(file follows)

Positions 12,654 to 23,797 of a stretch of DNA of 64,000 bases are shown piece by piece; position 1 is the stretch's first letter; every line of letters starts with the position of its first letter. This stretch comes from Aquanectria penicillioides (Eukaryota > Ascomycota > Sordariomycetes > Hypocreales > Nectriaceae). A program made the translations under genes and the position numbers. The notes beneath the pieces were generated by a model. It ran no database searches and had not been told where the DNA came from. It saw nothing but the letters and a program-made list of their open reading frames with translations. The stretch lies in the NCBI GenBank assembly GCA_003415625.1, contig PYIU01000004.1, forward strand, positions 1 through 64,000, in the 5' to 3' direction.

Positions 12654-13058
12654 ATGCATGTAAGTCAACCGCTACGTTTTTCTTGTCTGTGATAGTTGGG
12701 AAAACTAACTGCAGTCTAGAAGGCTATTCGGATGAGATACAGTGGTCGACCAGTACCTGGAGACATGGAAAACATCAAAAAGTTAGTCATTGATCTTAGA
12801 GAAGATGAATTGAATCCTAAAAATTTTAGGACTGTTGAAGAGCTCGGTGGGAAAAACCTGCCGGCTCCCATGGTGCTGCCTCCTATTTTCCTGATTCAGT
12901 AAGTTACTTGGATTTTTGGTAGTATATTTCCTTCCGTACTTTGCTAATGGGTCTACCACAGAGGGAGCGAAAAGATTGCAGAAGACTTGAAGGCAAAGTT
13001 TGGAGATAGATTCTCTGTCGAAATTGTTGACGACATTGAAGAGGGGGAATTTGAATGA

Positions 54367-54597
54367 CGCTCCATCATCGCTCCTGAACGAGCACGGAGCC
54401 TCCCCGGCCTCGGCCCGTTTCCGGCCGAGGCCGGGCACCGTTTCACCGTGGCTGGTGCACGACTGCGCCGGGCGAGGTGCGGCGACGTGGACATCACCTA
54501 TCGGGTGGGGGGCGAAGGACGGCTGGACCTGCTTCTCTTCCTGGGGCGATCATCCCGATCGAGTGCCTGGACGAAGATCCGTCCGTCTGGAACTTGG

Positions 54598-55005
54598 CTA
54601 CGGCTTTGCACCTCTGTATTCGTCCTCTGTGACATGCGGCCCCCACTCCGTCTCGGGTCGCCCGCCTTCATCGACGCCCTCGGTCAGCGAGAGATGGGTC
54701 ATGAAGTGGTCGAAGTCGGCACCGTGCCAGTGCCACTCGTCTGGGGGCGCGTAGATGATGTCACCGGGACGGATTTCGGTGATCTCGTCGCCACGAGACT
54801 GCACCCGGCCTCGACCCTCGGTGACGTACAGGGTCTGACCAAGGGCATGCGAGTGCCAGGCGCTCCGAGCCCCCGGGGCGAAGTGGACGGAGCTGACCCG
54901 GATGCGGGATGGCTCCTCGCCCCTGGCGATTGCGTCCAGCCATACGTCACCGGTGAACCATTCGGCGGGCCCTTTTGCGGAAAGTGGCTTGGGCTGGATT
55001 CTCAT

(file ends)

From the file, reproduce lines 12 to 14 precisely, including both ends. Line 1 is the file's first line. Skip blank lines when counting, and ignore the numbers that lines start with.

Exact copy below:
Positions 54598-55005
54598 CTA
54601 CGGCTTTGCACCTCTGTATTCGTCCTCTGTGACATGCGGCCCCCACTCCGTCTCGGGTCGCCCGCCTTCATCGACGCCCTCGGTCAGCGAGAGATGGGTC